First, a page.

New Rules May Apply to Web Ads, Bloggers' Endorsements
By Brian Faler
Special to The Washington Post
Monday, March 21, 2005; Page A17
The Federal Election Commission has begun considering whether to issue new rules on how political campaigns are waged on the Internet, a regulatory process that is expected to take months to complete but that is already generating considerable angst online.
The agency is weighing whether -- and how -- to impose restrictions on a host of online activities, including campaign advertising and politically oriented blogs.
Election officials are reluctantly taking up the issue, after losing a court case last fall. The FEC, which enforces federal election law, had issued scores of regulations delineating how the campaign finance reform legislation adopted in 2002 ought to be implemented. But Reps. Christopher Shays (R-Conn.) and Martin T. Meehan (D-Mass.), who sponsored the legislation, complained that many of those rules were too lax, and they successfully sued to have them rescinded. The commission must now rewrite a number of those directions, including ones that left online political activities virtually free from government regulation.
"We are almost certainly going to move from an environment in which the Internet was per se not regulated to where it is going to be regulated in some part," said FEC Commissioner David M. Mason, a Republican. "That shift has huge significance because it means that people who are conducting political activity on the Internet are suddenly going to have to worry about or at least be conscious of certain legal distinctions and lines they didn't used to have to worry about."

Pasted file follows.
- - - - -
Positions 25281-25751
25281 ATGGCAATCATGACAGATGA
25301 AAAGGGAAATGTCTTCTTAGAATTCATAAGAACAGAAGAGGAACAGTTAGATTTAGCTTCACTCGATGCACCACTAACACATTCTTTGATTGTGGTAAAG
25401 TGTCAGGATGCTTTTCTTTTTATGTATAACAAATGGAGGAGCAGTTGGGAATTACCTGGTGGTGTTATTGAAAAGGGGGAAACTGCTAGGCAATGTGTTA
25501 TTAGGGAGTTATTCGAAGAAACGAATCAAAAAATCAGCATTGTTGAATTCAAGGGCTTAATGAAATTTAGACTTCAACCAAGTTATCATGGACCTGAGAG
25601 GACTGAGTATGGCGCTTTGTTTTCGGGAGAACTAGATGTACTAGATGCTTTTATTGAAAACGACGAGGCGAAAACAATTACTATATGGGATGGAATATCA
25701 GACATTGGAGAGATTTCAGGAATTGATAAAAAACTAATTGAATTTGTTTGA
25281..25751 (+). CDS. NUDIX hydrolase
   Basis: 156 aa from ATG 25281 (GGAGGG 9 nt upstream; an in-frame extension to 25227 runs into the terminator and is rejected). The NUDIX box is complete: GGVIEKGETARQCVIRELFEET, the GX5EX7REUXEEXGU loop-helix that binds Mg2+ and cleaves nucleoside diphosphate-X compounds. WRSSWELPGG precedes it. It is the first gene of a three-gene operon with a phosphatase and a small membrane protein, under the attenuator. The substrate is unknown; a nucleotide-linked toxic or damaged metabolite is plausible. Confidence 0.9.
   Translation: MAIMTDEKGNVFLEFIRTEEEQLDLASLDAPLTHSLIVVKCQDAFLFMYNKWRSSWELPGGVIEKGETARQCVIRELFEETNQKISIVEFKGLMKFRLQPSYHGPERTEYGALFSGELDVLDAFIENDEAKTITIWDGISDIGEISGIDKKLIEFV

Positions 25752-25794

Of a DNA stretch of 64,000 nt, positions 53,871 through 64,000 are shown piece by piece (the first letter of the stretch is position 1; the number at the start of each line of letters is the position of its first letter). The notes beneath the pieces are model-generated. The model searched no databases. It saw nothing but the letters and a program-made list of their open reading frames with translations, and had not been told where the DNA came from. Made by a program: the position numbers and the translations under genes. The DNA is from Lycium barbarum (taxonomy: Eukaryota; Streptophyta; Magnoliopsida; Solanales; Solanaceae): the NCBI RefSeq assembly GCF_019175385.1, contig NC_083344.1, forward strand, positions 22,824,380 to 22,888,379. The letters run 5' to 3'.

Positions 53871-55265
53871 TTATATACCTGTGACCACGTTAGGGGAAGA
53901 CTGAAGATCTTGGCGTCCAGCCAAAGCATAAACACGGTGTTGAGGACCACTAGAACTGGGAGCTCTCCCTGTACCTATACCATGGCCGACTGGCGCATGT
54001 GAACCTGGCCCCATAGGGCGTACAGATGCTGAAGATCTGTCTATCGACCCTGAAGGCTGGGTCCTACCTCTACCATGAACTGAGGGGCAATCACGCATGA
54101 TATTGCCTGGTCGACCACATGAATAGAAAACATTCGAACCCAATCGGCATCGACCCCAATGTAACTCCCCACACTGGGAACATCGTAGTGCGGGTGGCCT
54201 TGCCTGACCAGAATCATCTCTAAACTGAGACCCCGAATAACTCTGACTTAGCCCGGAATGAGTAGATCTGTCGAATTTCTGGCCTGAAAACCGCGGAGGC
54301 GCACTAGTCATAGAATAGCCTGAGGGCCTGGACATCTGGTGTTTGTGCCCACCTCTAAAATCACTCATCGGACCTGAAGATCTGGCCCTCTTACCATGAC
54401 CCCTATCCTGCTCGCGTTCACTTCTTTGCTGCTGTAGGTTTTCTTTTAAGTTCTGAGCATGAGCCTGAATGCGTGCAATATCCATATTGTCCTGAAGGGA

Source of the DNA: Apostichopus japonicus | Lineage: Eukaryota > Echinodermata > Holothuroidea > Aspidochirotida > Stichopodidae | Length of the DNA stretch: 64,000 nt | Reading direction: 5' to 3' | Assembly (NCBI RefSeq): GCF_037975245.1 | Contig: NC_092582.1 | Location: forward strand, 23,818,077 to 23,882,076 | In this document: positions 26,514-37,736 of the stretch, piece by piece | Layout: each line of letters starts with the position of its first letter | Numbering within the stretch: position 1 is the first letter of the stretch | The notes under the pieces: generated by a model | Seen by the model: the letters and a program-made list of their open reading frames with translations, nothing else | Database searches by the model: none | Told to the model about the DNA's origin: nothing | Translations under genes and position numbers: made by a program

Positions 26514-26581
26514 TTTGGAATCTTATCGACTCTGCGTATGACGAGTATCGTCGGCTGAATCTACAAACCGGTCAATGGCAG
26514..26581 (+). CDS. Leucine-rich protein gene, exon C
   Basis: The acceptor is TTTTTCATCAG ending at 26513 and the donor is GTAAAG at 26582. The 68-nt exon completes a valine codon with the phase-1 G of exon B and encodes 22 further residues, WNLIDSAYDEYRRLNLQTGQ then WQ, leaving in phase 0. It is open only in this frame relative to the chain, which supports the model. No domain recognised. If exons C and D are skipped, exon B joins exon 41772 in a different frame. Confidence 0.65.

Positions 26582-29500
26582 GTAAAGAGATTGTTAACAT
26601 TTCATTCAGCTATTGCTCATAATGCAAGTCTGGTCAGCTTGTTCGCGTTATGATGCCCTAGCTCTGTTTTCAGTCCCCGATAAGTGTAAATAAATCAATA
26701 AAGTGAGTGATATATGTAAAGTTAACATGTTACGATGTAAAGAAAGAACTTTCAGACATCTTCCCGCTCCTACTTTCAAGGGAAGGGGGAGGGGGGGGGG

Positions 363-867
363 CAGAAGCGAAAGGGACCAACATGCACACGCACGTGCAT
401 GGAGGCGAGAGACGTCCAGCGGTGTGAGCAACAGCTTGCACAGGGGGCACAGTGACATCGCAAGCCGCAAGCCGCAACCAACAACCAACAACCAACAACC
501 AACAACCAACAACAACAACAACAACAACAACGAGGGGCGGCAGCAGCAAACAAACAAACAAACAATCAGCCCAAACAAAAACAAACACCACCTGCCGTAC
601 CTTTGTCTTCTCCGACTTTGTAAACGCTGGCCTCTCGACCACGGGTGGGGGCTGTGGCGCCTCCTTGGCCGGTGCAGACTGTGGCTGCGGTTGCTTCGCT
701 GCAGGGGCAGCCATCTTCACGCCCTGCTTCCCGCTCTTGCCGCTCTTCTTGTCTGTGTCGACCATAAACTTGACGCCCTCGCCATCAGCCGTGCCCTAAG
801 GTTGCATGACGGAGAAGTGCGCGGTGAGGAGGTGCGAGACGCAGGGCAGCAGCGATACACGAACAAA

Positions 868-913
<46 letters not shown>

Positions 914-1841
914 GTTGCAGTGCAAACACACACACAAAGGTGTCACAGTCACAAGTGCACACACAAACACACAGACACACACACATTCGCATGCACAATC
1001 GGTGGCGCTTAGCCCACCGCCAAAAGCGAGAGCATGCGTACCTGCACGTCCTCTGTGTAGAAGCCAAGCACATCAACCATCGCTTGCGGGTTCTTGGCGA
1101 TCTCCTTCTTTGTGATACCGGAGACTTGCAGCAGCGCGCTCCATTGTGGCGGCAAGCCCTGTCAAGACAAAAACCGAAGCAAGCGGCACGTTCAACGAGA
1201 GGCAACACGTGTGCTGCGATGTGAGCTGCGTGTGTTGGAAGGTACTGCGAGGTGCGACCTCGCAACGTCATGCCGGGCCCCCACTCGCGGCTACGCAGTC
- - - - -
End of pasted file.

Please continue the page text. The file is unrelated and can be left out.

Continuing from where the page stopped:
Which people, what activities and where those lines should be drawn, though, have yet to be determined. The rise of the Internet as a political tool, the variety of ways in which it can be used to promote a campaign and the fact that most federal election laws were written long before the Internet became a household word have combined to present the agency's commissioners with plenty of knotty legal questions to consider. "
To read the rest, click on the title for the link from the WP.
Our government officials who are Republican want to control everything. My goodness, I thought this all was passe when the Berlin wall came down in 1989, or we defeated the Nazis in WWII.
There will be some heads rolling in 2006...many of them Republican, and they are nervous.